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Yanukovich kills Ukraine's bid to join NATO

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"Yanukovich's policy is not to move in any direction, but for Ukraine to be a kind of 'bridge' between East and West. The danger is that we are moving into a gray zone, where the security status of Ukraine will become ambiguous."

Moving West since 1991

Since Ukraine achieved independence from the Soviet Union in 1991, most of its leaders have upheld a strategy of gradually integrating the France-sized country of 48 million into the European community of nations. But following the 2004 Orange Revolution, which brought Yushchenko to power pledging to put the country on a fast-track to NATO membership, the issue became a major wedge between Moscow and Kiev.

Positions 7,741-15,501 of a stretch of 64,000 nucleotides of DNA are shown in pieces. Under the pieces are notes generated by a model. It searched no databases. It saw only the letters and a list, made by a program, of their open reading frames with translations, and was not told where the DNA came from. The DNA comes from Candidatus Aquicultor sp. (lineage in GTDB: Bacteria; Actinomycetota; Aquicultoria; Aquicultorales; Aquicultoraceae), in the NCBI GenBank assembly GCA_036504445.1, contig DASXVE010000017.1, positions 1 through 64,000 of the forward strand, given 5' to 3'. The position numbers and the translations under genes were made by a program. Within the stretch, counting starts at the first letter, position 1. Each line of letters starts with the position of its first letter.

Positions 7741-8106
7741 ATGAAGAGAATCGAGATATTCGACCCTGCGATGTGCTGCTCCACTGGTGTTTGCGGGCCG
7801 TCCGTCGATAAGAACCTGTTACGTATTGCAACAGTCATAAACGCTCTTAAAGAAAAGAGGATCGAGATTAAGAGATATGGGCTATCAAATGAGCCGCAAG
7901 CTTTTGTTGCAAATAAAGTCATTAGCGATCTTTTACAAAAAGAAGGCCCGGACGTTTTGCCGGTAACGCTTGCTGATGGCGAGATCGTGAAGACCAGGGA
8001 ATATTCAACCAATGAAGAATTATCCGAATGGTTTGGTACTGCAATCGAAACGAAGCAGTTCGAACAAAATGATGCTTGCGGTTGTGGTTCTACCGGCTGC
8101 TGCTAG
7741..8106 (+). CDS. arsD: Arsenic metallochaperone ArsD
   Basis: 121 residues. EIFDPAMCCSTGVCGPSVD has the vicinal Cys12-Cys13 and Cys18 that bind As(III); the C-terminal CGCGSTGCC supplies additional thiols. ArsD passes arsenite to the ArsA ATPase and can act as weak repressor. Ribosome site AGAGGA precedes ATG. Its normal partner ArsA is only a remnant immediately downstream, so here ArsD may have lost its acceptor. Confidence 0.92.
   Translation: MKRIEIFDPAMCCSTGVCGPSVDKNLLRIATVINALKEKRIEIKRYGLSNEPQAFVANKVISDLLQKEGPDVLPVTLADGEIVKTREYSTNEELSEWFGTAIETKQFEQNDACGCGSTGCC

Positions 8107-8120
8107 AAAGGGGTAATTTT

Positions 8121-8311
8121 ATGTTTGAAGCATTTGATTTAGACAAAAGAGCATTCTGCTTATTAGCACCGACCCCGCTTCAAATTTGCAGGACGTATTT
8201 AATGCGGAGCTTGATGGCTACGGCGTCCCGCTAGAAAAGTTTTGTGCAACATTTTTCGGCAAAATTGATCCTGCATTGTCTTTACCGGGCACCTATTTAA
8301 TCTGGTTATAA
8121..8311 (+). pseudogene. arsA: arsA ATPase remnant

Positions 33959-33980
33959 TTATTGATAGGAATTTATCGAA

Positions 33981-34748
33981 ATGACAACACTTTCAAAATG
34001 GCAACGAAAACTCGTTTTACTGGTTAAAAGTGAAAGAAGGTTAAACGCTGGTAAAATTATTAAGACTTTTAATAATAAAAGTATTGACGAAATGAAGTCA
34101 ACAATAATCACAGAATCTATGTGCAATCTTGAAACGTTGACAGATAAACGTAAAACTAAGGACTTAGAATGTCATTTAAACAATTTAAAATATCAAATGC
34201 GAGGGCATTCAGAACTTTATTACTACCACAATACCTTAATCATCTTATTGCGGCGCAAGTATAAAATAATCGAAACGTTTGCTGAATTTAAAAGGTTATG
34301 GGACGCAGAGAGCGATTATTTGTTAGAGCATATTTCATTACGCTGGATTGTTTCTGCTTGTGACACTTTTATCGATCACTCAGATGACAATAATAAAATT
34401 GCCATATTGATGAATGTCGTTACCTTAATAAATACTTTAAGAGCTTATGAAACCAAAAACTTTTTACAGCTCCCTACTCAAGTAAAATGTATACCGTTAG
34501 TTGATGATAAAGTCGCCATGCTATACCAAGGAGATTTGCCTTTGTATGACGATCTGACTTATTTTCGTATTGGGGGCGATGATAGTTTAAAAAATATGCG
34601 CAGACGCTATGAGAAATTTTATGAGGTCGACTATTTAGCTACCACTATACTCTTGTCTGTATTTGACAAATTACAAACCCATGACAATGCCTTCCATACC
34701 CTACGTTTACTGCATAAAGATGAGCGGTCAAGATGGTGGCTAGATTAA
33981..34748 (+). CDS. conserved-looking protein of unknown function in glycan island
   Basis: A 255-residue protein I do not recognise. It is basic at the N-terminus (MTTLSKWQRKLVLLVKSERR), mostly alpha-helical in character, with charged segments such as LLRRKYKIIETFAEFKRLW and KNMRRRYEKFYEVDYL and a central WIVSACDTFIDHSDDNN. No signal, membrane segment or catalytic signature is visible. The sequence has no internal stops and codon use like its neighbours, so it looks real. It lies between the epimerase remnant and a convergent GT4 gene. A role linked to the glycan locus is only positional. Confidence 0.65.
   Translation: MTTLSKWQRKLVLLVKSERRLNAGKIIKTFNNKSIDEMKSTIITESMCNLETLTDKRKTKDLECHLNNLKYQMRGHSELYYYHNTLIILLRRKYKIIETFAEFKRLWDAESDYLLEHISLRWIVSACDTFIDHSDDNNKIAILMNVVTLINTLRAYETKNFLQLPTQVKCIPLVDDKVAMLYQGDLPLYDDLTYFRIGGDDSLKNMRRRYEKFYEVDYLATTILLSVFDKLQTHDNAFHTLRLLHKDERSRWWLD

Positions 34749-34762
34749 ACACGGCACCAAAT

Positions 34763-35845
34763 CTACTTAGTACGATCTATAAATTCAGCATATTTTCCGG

Though opinion polls over the years have shown Ukrainian majorities favor the idea of eventually joining the European Union, NATO membership has never commanded popular support.

"Our latest poll on this was in October 2009, when 17 percent of Ukrainians supported joining NATO and 53 percent were opposed," says Vladimir Paniotto, director of the independent Kiev International Institute of Sociology. "We've polled on this regularly over the years, and majorities have always been against joining NATO."

Following Russia's 2008 summer war with Georgia, another NATO aspirant, enthusiasm for admitting any more post-Soviet states into the alliance notably cooled, particularly in western Europe.

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